The use of slang has also been used to marginalize and demonize cannabis, often with racist undertones. Cannabis was a widely used plant, for both industrial and medicinal purposes, in the United States from the colonial era to the 1930’s. In fact, cannabis was the active ingredient in a variety of patent medicines available in pharmacies across the country. Doctors and patients would have probably recognized the substance as cannabis or “indian hemp”.


Despite the fact that the plant already had a familiar scientific name that was internationally recognized, in the 1930’s the US government began referring to cannabis in official reports using an obscure northern Mexican slang term favored by migrant workers “marijuana”. In propaganda, cannabis was “reefer” a term tied to African American jazz musicians. This change in nomenclature coincided with a concerted effort by federal law enforcement agencies and private interests to ban the plant.


By exploiting racial animus, prohibitionists tied cannabis to ethnic minorities and sensational crimes in order to turn popular opinion against a plant that many were using for medical benefit. They went so far as to rename a familiar plant with obscure slang. It may seem absurd but the tactic was wildly successful and we continue to fight federal prohibition to this day.


Words have meaning besides simple identification. They evoke images and inspire emotion. In medicine we must not only be specific, though specificity is crucial, we must be comforting and inclusive. Always seeking to elevate our field.


Treat Cannabis Like Other Medicines To Reduce Burden on Patients

Millions of Americans currently rely on cannabis, in some form or another, for symptom relief. If current trends hold, millions more will join their ranks in the coming years. The National Academies of Sciences, Engineering and Medicine has published a comprehensive review of medical cannabis research and found that cannabis is safe and has extensive therapeutic value. Recent research even suggests that in some circumstances cannabis may be the most effective treatment for certain conditions that are particularly treatment resistant such as neuropathy, epilepsy, and IBS. Further, in the midst of a nationwide opioid addiction epidemic that continues to spiral out of control, one public policy that appears to ease some of the associated problems is legalized medical cannabis.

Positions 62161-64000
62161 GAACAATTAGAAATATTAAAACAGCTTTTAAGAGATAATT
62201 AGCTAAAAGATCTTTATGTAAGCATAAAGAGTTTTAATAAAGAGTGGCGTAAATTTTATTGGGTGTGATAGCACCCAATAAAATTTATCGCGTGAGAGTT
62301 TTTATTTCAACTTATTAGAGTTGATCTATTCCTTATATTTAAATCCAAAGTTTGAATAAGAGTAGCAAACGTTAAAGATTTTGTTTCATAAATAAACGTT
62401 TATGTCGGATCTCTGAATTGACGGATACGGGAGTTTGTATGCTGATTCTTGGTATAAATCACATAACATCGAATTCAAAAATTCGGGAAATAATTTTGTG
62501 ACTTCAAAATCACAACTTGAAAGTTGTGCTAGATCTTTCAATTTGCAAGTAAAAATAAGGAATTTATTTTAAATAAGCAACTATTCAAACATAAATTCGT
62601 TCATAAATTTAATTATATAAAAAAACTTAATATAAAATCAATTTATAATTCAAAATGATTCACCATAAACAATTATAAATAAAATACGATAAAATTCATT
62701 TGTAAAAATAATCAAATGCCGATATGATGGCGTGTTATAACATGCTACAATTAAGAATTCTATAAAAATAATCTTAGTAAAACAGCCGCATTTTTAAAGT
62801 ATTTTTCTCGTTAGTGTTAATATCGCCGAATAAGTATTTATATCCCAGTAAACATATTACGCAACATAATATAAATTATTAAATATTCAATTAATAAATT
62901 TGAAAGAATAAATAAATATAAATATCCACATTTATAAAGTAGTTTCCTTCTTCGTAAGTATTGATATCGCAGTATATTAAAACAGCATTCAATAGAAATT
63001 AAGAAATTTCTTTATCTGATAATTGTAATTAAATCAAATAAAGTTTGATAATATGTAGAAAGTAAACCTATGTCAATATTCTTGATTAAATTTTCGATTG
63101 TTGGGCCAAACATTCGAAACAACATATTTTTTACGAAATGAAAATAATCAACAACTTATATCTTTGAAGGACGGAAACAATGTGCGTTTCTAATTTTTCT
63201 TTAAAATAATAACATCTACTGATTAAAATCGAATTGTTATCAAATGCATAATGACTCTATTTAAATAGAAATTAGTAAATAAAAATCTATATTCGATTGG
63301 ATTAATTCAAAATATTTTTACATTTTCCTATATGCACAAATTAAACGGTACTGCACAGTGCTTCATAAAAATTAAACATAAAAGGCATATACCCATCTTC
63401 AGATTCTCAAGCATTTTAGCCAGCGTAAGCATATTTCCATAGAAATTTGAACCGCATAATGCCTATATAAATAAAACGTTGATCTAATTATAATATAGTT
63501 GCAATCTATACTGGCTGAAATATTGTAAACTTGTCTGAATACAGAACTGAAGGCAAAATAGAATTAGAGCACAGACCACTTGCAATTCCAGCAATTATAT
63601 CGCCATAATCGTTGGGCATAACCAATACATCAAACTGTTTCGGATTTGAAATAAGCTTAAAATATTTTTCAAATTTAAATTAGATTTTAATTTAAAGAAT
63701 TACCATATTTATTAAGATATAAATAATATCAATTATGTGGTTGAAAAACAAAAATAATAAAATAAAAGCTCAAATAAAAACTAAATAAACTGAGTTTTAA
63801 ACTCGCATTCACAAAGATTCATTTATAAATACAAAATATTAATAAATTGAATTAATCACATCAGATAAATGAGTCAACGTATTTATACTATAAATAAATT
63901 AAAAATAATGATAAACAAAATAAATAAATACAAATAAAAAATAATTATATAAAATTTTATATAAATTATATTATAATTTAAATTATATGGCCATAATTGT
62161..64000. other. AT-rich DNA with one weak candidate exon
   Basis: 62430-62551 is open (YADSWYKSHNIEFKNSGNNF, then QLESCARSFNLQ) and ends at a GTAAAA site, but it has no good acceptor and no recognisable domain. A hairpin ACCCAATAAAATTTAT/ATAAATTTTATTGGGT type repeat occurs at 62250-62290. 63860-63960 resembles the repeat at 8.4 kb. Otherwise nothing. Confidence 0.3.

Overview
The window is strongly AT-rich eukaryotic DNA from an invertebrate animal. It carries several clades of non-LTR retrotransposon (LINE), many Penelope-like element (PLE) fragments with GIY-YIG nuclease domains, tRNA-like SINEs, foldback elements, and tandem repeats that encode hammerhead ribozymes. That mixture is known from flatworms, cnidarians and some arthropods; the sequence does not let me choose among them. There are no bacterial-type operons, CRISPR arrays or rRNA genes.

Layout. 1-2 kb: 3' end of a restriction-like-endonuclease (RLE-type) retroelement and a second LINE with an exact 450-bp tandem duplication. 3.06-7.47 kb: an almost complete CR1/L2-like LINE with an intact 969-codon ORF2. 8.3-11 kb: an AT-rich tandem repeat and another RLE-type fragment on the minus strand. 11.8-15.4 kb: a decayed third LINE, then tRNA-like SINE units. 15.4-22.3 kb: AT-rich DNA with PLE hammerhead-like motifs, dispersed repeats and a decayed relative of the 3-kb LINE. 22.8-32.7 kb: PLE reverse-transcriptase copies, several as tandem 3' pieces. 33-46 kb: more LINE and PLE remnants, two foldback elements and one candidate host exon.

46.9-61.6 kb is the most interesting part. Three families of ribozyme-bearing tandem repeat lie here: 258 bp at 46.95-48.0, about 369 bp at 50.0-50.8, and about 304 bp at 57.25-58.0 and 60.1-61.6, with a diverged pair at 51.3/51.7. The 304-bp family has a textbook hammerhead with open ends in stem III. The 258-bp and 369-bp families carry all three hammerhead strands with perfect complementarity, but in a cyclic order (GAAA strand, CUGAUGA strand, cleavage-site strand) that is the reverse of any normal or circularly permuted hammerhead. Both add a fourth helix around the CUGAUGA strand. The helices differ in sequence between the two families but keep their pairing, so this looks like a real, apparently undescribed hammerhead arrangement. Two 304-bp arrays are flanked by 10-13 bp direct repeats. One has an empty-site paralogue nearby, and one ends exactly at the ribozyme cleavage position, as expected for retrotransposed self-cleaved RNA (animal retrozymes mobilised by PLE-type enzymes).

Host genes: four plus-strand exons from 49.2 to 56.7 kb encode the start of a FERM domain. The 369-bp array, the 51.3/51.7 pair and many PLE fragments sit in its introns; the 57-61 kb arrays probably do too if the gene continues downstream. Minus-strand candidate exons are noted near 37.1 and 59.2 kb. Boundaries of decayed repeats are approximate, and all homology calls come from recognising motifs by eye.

Because of the federal government’s classification of cannabis as a drug of abuse with no accepted medical applications, patients and providers face important hurdles.  From banking to insurance subsidies, federal interference means that medical cannabis is more expensive and inaccessible than other medicines.


Many of those currently enjoying the benefits of medical cannabis do so even though prescribed or over-the-counter medication for their conditions are often cheaper and easier to obtain. Getting medical cannabis entails a visit to a doctor that is often not the patient’s primary care provider and and often the visit requires a large out of pocket payment. Once approved, the patient must then go to a dispensary which may or may not be near their home, choose from a variety of strains and products advised by someone without medical training, and pay completely out of pocket for their medicine. Prescription medication, on the other hand, only requires a visit to one’s primary care provider and a trip to the local pharmacy, both of which are generally covered by one’s health insurance.


The current system makes cannabis less available to the people who could benefit the most. Seniors on a fixed income and a myriad of health problems often cannot afford the extra inconvenience and out of pocket expenses. The same goes for the disabled and children on medicaid. Medical understanding and public opinion have long moved away from the federal government’s classification of cannabis. The debate on whether cannabis should be legalized is nearly settled. The next important conversation is how we integrate cannabis into the established medical system and make it accessible and affordable for all.